Across Demonbreun is the Country Music Hall of Fame and Museum, a stunning three-story showcase for the stars of this very American musical genre with an 800-seat theater. Gold and platinum records line the walls of several galleries, while bronze images of many performers are enshrined with notations on their career highlights.

A core exhibit, “Sing Me Back Home,” circles the mezzanine and includes original recordings, photographs and artifacts that document the folk roots of country music. Current (temporary) exhibits feature the band Alabama, the Zac Brown Band, Charlie Daniels and Brad Paisley. Younger visitors are often attracted by the hands-on activities of the Taylor Swift Education Center. The historic Hatch Show Print workshop, a letterpress operation founded in 1879, sells replica concert posters going back before Elvis Presley.

My favorite exhibit, one that’s been extended through this year, is called “Dylan, Cash and the Nashville Cats: A New Music City.” Looking back 50 years at Bob Dylan’s decision to record in Nashville with local studio musicians, the exhibit recounts how his friendship with Johnny Cash helped to bridge a cultural gap between old-school country music and a new generation of songwriters. Such renowned artists as Leonard Cohen, Joan Baez, Paul Simon, Neil Young and even The Beatles were among those who grew musically through their exposure to Nashville.

Sound judgment

Cash has his own memorabilia collection, the Johnny Cash Museum, near Honky-Tonk Row. So, too, does George Jones, in a nearby stretch of small clubs known as The District. Exhibits and films in both small museums balance the artists’ personal challenges with considerable successes.

I especially enjoyed the Musicians Hall of Fame and Museum, and not only because it allowed me the opportunity to take the stage and sing “Hit the Road, Jack” with former “American Idol” semifinalist Ethan Harris, who was working there part time. The exhibits here extended well beyond country music, acknowledging the contributions of studio musicians along with stars in creating post-World War II popular music. It was a bit of a thrill to see the piano on which Elton John created many of his hits.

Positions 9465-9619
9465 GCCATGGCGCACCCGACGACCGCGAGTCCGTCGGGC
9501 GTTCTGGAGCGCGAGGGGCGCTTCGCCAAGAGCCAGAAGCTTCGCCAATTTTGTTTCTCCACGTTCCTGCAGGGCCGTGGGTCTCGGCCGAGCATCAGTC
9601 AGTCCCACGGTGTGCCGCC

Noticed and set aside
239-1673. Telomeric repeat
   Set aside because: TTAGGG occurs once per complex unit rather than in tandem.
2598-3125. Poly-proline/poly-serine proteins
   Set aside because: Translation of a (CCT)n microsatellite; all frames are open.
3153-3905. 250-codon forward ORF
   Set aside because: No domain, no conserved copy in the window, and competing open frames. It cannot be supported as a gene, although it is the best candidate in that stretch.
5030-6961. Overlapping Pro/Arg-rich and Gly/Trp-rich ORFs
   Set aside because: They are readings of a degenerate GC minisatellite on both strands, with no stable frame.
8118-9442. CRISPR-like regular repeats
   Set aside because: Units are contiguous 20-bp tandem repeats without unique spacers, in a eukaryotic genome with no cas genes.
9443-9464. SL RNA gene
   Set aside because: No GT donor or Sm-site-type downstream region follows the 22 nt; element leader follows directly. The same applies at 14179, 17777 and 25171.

I was fortunate to visit the Ryman twice, once for the Saturday-night recording of the Grand Ole Opry, another time for a concert that featured husband-and-wife Vince Gill and Amy Grant, along with Martina McBride. Since opening as a tabernacle 125 years ago, in 1892, the 2,362-seat Ryman has been acclaimed for its exceptional acoustics by everyone from Theodore Roosevelt, who spoke here, and Charlie Chaplin, who portrayed his “Little Tramp.” Now a National Historic Landmark, the Ryman has seen musicians from Patsy Cline and Elvis Presley to Bruce Springsteen. The Who’s Roger Daltrey called it, “the best bloody place for a musician to play in the whole world!”

Just a couple of blocks away, the Schermerhorn Symphony Center opened in 2006 as the home to the Nashville Symphony Orchestra. Neoclassical Revivalist in style, it is one of the only major concerts halls in North American to utilize natural light. Symphony conductor Jeff Tyzik is considered one of the country’s leading pops conductors.